Thanks Bill! And those tight allemandes in B1 are an extra bonus.
On Wed, Feb 7, 2018 at 12:31 PM Bill Olson <callbill(a)hotmail.com> wrote:
Here we go...:
Hume Fogg Reel Becket Susan Kevra
A1 Circle Left 3/4, pass through and swing the next
A2 LL F/B, Ladies Chain
B1 Ladies Allemand R 1x Turn Partner Left 1 1/2 Gents turn R 1x
B2 Partner B and Swing
*From:* Callers <callers-bounces(a)lists.sharedweight.net> on behalf of
Rick Mohr via Callers <callers(a)lists.sharedweight.net>
*Sent:* Wednesday, February 7, 2018 4:31 PM
*Subject:* Re: [Callers] Good dances with challenging timing
Thanks all for the great suggestions! Here’s the workshop I’m planning:
(1) Light, (hopefully) humorous, and (just maybe) illuminating intro
about how timing awareness increases dancing fun.
(2) A simple dance with all 8-beat figures:
A1: DD N, N sw
A2: Gents Al L 1½, P sw
B1: F&B, R&L
B2: LC, star L
While dancing we all count out loud and say 2-beat calls together e.g. “1,
2, 3, 4, 5, 6, Ladies Chain”.
(3) Joyride (Erik Weberg) - use our 8-count awareness to take a full 8
counts for the first three figures (gypsy, mad robin, half poussette). OK
to keep counting out loud.
(4) Hull’s Victory - demonstrate how changing your arm length allows a
loose or tight allemande. Walk through both the loose trad way (allemande
neighbor once , 1’s allemande ½ ) and tight modern way (allemande
neighbor twice , 1’s allemande once ). In 5-couple sets dance it 5
times loose and 10 times tight.
(5) Princeton Petronellas (Bob Isaacs):
A1: N B&S
A2: Bal O, spin, P allemande L ½, half hey
B1: P B&S
B2: Bal O, spin, N allemande L ½, half hey
Use our 8-count awareness to end the swings in time to be right on the
money for the ring balances. Take 2 beats each for the allemandes and hey
passes for a satisfying B&S.
(6) If there’s time I’d like to add a dance with circle left ¾ , pass
through , swing new neighbor . In my experience most people dance it
too loosely so you never get an 8-count swing. My favorite dance with that
sequence is Cary Ravitz’s Heart of Glass (where I usually substitute shift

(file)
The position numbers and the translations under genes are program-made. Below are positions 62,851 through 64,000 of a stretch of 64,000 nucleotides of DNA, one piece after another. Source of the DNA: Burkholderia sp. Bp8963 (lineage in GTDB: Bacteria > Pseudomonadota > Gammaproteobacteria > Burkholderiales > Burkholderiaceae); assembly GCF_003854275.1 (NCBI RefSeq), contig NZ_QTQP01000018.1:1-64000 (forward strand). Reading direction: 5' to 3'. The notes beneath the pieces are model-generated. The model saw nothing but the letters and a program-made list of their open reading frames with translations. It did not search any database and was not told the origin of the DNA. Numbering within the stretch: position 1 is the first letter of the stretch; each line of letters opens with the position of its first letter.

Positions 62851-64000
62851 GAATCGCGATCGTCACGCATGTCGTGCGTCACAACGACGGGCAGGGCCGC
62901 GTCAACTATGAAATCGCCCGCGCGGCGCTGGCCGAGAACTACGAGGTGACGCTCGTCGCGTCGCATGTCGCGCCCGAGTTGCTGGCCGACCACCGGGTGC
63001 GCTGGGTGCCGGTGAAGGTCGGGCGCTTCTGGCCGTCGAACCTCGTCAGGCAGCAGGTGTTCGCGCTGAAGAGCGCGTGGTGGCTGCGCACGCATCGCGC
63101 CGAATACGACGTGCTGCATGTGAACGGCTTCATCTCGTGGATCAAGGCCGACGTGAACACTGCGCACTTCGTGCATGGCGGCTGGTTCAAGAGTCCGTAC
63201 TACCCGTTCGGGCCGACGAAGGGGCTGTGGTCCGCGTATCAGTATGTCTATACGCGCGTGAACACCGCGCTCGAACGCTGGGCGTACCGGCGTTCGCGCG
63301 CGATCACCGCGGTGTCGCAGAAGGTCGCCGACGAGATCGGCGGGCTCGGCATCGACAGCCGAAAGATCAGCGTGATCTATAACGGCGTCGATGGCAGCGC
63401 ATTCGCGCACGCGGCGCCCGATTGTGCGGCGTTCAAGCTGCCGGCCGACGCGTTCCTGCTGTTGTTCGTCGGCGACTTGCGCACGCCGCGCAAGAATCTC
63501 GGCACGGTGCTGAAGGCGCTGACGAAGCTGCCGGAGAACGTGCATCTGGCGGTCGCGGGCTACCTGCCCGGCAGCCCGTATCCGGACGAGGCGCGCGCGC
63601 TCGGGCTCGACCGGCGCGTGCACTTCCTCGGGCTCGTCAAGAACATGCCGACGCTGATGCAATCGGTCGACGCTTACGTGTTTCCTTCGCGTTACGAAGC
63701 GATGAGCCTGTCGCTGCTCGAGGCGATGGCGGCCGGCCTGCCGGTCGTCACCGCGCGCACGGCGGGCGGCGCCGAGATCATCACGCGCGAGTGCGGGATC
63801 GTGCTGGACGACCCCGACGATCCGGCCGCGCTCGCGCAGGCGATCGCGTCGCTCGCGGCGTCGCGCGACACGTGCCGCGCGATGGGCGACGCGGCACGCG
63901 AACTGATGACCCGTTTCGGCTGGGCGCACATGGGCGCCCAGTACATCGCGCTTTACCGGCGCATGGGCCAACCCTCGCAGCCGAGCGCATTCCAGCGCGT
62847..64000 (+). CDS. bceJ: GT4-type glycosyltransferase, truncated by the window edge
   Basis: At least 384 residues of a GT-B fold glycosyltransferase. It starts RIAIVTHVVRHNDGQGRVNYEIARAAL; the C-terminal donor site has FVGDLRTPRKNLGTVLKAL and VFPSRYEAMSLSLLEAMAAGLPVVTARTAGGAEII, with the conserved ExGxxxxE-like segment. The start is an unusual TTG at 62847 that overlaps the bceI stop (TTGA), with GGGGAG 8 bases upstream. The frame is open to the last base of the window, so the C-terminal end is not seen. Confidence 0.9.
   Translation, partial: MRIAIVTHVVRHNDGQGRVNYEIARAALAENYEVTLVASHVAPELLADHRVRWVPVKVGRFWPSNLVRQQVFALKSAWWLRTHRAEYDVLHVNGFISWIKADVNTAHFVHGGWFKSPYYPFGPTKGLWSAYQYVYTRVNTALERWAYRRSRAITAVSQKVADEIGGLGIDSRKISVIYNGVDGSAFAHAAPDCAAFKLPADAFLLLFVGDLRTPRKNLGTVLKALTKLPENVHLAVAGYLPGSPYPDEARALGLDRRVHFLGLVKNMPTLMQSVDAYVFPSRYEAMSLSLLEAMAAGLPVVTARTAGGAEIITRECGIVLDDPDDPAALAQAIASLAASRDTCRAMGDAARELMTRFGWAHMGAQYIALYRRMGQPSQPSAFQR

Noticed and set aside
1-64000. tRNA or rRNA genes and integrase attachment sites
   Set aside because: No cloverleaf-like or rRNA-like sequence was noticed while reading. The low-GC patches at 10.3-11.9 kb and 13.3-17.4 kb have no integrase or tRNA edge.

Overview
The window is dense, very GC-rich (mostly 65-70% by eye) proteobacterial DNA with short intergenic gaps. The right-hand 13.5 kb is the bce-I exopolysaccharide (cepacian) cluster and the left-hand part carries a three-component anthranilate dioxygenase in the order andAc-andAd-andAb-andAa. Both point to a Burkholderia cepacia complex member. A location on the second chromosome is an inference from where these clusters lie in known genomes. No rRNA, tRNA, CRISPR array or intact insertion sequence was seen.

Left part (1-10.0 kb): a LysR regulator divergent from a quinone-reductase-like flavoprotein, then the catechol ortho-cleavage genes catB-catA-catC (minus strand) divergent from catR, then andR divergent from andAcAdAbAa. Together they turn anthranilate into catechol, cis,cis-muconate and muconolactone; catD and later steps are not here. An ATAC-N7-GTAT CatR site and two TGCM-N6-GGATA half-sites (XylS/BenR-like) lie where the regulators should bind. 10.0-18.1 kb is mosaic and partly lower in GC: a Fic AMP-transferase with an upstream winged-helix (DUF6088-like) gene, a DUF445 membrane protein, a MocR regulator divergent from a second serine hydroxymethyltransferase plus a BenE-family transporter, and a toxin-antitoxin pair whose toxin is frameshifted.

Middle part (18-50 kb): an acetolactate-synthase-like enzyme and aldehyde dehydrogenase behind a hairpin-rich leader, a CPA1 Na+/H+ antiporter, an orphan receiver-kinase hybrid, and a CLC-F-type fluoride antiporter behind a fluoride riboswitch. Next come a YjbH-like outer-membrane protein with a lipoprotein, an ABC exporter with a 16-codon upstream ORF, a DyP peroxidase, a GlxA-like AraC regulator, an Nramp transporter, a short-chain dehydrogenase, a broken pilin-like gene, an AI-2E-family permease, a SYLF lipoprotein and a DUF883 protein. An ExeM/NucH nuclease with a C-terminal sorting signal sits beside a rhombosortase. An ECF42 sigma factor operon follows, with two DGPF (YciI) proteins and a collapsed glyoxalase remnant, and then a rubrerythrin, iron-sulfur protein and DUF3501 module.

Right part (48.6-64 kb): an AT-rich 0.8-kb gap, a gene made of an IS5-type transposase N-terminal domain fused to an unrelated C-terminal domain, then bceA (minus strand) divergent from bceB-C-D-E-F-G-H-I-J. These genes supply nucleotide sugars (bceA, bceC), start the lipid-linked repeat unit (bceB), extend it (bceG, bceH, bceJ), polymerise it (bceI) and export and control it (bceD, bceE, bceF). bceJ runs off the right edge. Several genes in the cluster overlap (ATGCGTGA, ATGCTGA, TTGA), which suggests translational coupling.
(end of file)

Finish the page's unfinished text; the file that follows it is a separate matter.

left , circle left ¾ , swing neighbor) but this session is already
long on heys. Anybody have another good/great dance with that sequence and
On Sun, Feb 4, 2018 at 6:53 PM, Read Weaver via Callers <
I find pretty much any dance that ends with three changes of rights &
lefts has people late to the first figure, because they take 8 counts to do
those three changes (rather than 6 counts to do the three changes, and 2
counts to move on).
Jamaica Plain, MA
On Feb 1, 2018, at 10:26 AM, Rick Mohr via Callers <
Some dances require skill to make the timing work — like starting a figure
with dispatch so a later balance will be on time, or doing a figure
leisurely to avoid being early for the next one. But while many dancers
have the awareness to make things like that work, many dancers don’t. Since
there are plenty of fantastic dances without such challenges I tend not to
call dances which have them.
But I’ve also found that such dances are great when I’m asked to lead a
workshop helping dancers improve their skills. Longtime dancers aren't
eager to change their habits, and having something concrete like making a
balance on time adds motivation, ideally opening a window where learning is
Unfortunately though I've discarded or passed on collecting most such
Have any suggestions of good/great dances where the timing is tight or
loose in spots?
One of mine in that category is Crow Flight (
Learning opportunities include gents flowing from swing to circle (common
with aware dancers but a revelation to some), ladies moving efficiently
from circle to hey, and doing a hey with two steps per pass (possibly
realizing the difference between a 3-change and 4-change half hey).
Thanks for any ideas!
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